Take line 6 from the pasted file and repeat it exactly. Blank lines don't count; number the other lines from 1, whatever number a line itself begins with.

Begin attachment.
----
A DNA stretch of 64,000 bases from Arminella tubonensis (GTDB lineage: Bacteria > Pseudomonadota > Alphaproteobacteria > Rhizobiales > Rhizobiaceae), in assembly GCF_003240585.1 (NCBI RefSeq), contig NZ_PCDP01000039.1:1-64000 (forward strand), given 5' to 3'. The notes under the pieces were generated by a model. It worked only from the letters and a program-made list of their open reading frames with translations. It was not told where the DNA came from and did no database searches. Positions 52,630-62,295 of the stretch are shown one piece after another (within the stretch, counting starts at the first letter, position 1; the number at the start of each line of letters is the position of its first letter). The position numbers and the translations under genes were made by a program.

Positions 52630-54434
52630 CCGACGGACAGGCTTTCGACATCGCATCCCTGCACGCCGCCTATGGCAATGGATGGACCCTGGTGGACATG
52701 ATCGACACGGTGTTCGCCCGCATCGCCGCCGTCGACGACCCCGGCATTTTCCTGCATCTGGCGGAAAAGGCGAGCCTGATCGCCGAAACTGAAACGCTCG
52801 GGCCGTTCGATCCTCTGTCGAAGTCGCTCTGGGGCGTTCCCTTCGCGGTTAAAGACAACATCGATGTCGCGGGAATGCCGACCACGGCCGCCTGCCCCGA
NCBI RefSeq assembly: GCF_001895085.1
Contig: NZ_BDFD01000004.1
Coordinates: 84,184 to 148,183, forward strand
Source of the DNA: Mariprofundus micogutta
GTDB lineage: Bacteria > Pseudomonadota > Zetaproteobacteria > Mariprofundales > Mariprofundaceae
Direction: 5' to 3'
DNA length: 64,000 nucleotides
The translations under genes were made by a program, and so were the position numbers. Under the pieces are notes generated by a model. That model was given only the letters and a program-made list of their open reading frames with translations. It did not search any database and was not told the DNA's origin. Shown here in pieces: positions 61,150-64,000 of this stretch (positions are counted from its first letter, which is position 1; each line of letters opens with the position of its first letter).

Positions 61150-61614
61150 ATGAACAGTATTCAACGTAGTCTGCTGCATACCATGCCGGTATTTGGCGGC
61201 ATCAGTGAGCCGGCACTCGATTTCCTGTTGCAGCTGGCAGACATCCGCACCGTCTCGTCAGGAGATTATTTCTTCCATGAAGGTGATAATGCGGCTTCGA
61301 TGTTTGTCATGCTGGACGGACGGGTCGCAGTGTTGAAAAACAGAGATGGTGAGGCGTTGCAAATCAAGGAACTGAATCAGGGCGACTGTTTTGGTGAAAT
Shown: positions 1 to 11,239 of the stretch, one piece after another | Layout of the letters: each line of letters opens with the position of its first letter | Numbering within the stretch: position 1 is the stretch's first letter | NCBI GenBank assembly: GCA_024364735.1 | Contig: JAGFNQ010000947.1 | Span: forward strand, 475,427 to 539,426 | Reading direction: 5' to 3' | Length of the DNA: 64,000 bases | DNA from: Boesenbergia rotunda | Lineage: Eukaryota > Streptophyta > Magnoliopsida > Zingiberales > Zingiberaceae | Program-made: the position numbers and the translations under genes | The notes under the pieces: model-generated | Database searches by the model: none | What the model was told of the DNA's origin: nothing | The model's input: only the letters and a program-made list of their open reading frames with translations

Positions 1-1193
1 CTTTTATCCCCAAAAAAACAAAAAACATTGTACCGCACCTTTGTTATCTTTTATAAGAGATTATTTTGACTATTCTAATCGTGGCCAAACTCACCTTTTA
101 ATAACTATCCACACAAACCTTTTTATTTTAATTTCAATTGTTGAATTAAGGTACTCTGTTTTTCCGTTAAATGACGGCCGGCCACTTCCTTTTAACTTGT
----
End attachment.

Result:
NCBI RefSeq assembly: GCF_001895085.1